The professional 24-member Panel was formed in 2011 to show the public that behind the horrific images of planes crashing into the Towers lies a wealth of slowly emerging evidence that 9/11 was a false flag operation.
Using a standard medical review model, the Panel has thus far produced 37 Consensus Points refuting the official story, five of which are released today.
For example, the National Institute of Standards and Technology’s report on the… Continue reading
By Peter Dale Scott
The Asia-Pacific Journal, Vol. 11, Issue 29, No. 1, July 29, 2013
For almost two centuries American government, though always imperfect, was also a model for the world of limited government, having evolved a system of restraints on executive power through its constitutional arrangement of checks and balances.
Since 9/11 however, constitutional practices have been overshadowed by a series of emergency measures to fight terrorism. The latter have mushroomed in size, reach and budget, while traditional government has shrunk. As a result we have today what the journalist Dana Priest has called two governments: the one its citizens were familiar with, operated more or less in the open: the other a parallel top secret government whose parts had mushroomed in less than a decade into a gigantic, sprawling universe of its own, visible to only a carefully vetted cadre – and its entirety…visible only to God.1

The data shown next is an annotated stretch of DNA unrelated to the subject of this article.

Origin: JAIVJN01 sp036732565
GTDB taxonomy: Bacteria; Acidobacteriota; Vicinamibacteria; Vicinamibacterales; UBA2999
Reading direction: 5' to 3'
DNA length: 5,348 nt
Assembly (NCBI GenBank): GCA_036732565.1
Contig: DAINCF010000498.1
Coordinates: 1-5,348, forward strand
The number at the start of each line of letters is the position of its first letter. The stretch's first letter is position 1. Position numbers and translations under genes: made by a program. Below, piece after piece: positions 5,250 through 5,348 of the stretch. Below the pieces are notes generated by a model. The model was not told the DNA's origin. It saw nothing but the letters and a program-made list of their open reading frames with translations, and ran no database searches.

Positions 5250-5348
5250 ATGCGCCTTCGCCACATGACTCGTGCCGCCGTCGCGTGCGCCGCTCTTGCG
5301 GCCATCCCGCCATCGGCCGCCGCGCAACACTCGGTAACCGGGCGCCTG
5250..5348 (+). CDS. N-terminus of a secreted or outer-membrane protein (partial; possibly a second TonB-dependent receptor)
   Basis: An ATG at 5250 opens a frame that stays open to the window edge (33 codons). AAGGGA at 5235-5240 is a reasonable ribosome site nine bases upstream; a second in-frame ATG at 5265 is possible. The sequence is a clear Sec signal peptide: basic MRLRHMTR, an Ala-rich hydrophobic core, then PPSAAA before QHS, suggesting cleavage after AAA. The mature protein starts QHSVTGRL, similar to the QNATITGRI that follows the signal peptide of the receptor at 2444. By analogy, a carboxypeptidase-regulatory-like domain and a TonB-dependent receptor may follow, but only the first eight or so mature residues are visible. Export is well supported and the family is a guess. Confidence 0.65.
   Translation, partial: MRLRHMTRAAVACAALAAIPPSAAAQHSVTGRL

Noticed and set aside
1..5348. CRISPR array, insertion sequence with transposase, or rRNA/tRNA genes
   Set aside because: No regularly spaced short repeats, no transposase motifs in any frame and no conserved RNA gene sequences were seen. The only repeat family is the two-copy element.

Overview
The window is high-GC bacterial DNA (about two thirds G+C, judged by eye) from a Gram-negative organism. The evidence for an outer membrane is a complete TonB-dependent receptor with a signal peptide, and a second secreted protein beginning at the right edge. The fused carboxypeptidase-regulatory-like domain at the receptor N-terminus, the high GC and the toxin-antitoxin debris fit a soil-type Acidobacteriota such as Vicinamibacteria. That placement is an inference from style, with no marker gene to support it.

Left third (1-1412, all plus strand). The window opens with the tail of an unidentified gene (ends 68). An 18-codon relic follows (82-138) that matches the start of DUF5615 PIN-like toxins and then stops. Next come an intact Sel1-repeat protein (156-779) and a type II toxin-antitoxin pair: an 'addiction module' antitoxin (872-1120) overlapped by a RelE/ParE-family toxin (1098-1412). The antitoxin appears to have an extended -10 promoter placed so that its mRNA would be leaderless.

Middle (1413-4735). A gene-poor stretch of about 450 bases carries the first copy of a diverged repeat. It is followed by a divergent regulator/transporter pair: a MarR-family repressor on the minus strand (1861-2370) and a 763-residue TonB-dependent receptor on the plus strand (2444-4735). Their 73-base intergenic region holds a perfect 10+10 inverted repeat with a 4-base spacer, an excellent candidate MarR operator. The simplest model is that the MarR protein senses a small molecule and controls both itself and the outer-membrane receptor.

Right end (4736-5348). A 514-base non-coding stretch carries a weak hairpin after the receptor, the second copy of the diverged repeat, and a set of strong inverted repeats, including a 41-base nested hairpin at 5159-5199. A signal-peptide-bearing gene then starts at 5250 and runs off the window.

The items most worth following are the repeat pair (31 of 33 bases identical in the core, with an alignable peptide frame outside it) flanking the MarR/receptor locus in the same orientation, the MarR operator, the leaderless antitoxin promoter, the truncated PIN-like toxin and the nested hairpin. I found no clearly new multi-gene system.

More and more, it is becoming common to say that America, like Turkey before it, now has what Marc Ambinder and John Tirman have called a deep state behind the public one.2 And this parallel government is guided in surveillance matters by its own Foreign Intelligence Surveillance Court, known as the FISA court, which according to the New York Times, “has quietly become almost a parallel Supreme Court.”3 Thanks largely to Edward Snowden, it is now clear that the FISA Court has permitted this deep state to expand surveillance beyond the tiny number of known and suspected Islamic terrorists, to any incipient protest movement that might challenge the policies of the American war machine.…Continue reading
NEW YORK, May 16, 2013 – America first learned of the 9/11 hijackings from Solicitor-General Ted Olson, who reported two calls from his wife, well-known CNN commentator Barbara Olson.
From American Airlines Flight 77, Barbara Olson fleshed out the drama of diminutive Muslim hijackers using knives and box-cutters to herd dozens of passengers to the rear of the plane.
These and other reported calls have now been examined by the 9/11 Consensus Panel of scientists, pilots, professors, attorneys, and journalists.
The Panel began its research in 2011 with the Twin Towers and the sudden, stunning collapse of adjacent Building WTC7, a massive 47-storey steel-framed skyscraper.
The official conclusion that all 82 support columns failed simultaneously from fire alone has for years raised serious questions about the official account.